20. Not using CTAs
No matter how authoritative and believable your content is, generating conversions will still be tough without CTAs (calls-to-action). Remember, when visitors are still deciding whether to act or not, a CTA gives them one extra push into converting.
21. Not creating evergreen content
Talking about popular trends can lead to a spike in traffic, but without evergreen content, your traffic will eventually flatline. This means your blog requires you to constantly churn out content to be profitable.
22. Attacking your competitors’ reputation
Writing hit pieces against your competitor is unprofessional and will damage your image in the industry. The same goes for spreading false information on social media.
23. Creating only text-based content
For a new blog, relying on plain-text posts makes it extremely difficult to hook your target audience. Bloggers with superb writing skills might pull it off, but they can still be outshined by those who use visuals.
24. Rushing blog posts just to meet a schedule
Rushing content out the door just to stick to a schedule could compromise quality. Don’t be afraid to delay your posts and give more time to revise and polish them to perfection.
25. You don’t fact-check
With the exception of satire blogs, websites that publish false or misleading information will destroy your blog’s reputation. And once you lose your audience’s trust, you may never get it back.
26. Lacking confidence in your own value propositions
You can’t convince anyone to become subscribers or customers if you don’t even believe in your own blog’s potential. A little confidence goes a long way when it comes to writing persuasive posts and launching content promotions.
27. Inconsistency with content quality and post frequency
Being inconsistent in terms of content quality and post frequency can kill your results and your motivation.
Remember, the best bloggers always write as if the reader is seeing their content for the first time. If a visitor comes across your worst post, they might assume the rest of your blog is the same quality.
Blog Promotion Mistakes
28. Not promoting content on social media
Not having a social media campaign will cause you to miss out on getting instant traffic and exposure. Facebook marketing, for example, will funnel regular traffic into your blog content, including future posts.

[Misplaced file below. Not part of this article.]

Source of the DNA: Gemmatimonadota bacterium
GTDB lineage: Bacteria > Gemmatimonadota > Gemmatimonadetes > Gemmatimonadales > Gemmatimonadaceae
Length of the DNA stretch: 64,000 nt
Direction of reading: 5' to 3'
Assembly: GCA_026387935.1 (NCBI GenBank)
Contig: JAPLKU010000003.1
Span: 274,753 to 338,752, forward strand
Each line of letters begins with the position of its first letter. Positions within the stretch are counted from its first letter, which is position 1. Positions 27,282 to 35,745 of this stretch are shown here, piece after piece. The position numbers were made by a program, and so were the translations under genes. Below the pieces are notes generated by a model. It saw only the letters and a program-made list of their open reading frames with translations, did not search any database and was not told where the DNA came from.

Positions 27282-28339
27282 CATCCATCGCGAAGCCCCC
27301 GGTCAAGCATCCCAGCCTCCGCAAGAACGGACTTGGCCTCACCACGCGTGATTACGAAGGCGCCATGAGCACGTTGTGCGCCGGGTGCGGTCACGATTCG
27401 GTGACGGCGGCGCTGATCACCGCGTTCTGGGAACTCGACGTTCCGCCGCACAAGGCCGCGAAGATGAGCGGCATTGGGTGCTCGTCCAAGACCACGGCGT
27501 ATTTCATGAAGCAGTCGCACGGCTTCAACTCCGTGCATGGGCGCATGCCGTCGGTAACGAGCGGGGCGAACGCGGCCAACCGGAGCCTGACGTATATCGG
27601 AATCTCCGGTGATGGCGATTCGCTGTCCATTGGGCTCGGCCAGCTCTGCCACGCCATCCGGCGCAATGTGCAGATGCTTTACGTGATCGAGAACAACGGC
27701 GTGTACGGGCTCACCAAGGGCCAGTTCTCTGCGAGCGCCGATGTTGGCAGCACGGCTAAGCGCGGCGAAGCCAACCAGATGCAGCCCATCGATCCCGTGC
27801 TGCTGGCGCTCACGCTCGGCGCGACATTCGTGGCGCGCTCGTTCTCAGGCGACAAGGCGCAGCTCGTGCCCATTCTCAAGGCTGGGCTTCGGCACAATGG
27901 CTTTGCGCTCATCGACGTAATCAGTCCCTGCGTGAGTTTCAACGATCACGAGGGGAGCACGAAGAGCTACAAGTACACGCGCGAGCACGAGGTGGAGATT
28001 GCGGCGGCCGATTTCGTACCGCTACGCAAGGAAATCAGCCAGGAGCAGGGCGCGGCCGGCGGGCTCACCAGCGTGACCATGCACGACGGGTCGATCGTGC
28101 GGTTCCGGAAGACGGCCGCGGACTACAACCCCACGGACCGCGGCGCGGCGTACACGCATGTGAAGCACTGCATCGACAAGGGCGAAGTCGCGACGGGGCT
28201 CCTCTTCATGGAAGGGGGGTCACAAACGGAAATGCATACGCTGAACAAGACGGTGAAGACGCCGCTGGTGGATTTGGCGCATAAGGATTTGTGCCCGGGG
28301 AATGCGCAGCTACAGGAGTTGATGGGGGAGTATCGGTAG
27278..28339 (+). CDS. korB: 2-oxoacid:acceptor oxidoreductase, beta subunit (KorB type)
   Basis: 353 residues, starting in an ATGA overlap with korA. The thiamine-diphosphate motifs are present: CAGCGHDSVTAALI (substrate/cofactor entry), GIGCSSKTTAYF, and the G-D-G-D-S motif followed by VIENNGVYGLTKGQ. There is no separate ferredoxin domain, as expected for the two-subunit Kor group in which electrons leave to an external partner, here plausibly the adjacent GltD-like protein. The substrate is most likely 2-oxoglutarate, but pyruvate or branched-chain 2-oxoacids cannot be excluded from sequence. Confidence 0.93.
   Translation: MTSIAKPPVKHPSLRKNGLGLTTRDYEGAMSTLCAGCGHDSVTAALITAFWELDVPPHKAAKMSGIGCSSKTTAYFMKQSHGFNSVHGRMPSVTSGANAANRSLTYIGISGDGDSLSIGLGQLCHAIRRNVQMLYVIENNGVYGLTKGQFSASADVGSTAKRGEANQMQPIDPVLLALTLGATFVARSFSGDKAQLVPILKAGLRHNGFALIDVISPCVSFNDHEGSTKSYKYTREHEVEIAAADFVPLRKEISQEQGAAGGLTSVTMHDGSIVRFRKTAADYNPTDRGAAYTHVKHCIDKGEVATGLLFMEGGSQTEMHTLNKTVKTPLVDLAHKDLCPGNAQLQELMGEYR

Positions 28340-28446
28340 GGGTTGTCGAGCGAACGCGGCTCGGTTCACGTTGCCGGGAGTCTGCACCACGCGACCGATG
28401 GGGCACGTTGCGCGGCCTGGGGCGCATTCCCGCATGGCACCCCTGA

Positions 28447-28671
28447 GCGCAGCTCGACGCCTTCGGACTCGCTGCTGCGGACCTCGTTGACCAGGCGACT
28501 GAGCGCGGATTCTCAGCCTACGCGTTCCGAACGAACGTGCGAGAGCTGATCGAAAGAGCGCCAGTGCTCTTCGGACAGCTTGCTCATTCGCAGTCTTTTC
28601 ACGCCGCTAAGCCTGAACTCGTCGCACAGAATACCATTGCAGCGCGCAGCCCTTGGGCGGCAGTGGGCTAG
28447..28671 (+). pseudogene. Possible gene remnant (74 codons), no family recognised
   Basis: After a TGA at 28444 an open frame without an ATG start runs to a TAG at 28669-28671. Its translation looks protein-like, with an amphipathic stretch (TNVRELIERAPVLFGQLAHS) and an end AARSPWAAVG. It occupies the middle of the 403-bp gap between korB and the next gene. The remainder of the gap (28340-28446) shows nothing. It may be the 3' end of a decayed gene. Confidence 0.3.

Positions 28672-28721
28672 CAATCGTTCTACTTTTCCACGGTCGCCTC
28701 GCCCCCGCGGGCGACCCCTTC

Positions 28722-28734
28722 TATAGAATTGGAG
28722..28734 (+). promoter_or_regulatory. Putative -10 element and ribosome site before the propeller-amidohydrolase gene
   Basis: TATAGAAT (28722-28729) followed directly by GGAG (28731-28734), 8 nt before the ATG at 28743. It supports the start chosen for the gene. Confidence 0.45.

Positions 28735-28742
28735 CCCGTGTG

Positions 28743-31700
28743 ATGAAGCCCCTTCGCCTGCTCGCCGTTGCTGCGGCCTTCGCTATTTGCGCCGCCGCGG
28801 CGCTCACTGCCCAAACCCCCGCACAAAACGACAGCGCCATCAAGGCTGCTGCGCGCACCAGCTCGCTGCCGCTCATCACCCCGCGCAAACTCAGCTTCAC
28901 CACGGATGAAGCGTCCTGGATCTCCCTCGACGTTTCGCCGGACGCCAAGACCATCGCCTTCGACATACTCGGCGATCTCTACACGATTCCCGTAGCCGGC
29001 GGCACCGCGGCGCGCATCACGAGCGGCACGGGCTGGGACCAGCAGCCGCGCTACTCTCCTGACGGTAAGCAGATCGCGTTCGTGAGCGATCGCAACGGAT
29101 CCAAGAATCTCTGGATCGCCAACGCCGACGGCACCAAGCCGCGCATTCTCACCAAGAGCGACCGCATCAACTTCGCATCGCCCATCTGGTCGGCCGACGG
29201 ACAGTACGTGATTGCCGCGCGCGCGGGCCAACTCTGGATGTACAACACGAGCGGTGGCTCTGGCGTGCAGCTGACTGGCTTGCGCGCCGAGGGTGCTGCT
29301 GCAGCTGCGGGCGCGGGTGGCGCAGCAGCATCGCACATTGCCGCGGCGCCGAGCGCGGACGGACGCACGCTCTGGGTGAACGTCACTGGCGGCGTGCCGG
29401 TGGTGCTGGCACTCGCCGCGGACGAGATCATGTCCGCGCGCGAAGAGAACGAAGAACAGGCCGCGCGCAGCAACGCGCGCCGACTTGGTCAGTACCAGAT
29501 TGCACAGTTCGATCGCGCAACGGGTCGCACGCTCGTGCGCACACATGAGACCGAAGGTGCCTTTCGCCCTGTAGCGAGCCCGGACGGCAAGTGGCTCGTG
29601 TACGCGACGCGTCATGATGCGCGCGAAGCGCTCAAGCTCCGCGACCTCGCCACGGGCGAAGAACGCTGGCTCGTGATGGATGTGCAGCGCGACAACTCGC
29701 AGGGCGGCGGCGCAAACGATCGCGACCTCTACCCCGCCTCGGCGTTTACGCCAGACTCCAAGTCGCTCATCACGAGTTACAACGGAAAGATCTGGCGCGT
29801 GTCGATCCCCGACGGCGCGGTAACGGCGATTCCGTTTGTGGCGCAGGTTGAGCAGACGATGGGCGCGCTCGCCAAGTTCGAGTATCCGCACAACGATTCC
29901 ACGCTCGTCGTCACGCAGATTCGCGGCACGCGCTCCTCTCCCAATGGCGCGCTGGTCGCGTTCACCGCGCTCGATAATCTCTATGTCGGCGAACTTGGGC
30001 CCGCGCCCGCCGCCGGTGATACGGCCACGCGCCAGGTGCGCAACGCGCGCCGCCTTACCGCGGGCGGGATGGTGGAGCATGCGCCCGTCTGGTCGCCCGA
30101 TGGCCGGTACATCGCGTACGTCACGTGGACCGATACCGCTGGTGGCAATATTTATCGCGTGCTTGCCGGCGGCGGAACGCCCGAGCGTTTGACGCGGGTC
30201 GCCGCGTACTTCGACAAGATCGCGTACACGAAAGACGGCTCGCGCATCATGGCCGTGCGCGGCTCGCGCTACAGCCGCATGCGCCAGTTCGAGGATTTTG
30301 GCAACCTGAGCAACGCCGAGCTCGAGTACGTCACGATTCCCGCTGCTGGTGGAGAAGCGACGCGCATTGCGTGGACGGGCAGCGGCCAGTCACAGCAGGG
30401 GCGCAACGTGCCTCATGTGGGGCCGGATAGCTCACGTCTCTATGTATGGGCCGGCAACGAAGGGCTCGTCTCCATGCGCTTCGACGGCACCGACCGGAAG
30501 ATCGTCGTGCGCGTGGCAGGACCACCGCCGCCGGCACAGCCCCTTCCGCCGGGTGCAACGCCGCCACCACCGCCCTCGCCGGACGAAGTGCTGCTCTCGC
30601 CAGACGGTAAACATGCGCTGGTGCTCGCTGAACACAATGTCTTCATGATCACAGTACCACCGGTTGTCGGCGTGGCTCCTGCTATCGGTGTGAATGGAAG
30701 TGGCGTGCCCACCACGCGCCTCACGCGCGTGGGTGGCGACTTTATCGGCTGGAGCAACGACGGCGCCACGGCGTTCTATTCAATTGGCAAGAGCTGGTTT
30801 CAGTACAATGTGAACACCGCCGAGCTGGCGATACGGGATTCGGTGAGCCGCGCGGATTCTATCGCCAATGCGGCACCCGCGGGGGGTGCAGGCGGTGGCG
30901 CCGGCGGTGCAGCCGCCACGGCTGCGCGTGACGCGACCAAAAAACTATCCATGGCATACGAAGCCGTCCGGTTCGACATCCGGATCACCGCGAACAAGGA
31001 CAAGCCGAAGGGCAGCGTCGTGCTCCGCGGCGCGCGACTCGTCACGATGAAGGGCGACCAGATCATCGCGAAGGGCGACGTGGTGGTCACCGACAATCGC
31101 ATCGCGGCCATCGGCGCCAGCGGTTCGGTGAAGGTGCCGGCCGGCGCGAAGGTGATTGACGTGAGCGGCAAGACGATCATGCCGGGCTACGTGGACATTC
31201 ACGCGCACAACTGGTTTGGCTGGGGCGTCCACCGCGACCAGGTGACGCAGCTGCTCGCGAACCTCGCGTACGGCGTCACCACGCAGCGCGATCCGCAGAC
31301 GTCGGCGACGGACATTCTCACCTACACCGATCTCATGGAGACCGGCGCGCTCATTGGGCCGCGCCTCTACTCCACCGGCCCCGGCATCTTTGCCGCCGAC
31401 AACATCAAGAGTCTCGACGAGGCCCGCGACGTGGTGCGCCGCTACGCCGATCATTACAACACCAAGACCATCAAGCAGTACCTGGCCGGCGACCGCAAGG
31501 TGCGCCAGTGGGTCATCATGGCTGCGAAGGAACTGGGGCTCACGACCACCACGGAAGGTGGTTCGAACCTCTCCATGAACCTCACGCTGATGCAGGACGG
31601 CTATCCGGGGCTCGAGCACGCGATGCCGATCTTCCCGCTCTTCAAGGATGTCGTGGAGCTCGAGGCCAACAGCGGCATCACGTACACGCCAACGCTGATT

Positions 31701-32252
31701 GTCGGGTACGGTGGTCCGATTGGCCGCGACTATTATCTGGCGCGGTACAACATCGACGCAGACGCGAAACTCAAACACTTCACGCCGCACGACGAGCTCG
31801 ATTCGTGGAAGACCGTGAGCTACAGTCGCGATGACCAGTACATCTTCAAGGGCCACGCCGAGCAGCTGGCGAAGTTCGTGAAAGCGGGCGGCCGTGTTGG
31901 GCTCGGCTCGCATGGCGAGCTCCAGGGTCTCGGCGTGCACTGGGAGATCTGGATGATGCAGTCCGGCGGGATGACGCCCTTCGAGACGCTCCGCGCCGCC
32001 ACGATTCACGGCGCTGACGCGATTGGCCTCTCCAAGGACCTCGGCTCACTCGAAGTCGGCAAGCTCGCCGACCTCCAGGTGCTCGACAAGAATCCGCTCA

Apart from Facebook, other networks like Instagram, Pinterest, and LinkedIn are also great for generating targeted traffic.
29. Not promoting content at all
Publishing content without thinking about promoting them is a deadly mistake that will basically stop your blog from growing.
Don’t believe in “build it and they will come.” After publishing your post, spend time planning how you’ll spread it over promotion channels – from social media to forums.
30. Not building an email list
Without an email capture strategy, you’re wasting your blog’s entire traffic potential.
98 percent of users don’t convert into paying customers during their first visit. Rather than trying to convert the remaining two percent, show them a valuable offer in exchange for their email.
31. Sending spam
Spamming your email subscribers with valueless, promotional messages is a surefire way to lose their trust. While it’s okay to frequently send emails, be sure to have a user-oriented strategy with the right email marketing platform.
32. Being over promotional
Believe me – your readers will leave in droves if you only blog about your own brand and products. That’s why your content marketing strategy should focus on solving your readers’ problems.
33. You don’t care about analytics
If you want measurable results, start tracking blogging KPIs (Key Performance Indicators) like overall visits, traffic sources, and conversion rate.
34. Ignoring your audience (not building a community)
Without a thriving community, your audience may not feel compelled or involved enough to care about your brand. You also won’t be able to listen to their feedback and discover opportunities to improve your blog.
35. Turning down invitations
You’re wasting golden opportunities by saying “no” to invitations for webinars, speaking engagements, interviews, and other events. Not all bloggers are lucky enough to receive invitations, so be sure to make the most out of them.
Blog Design & Development Mistakes
36. Using hard-to-read fonts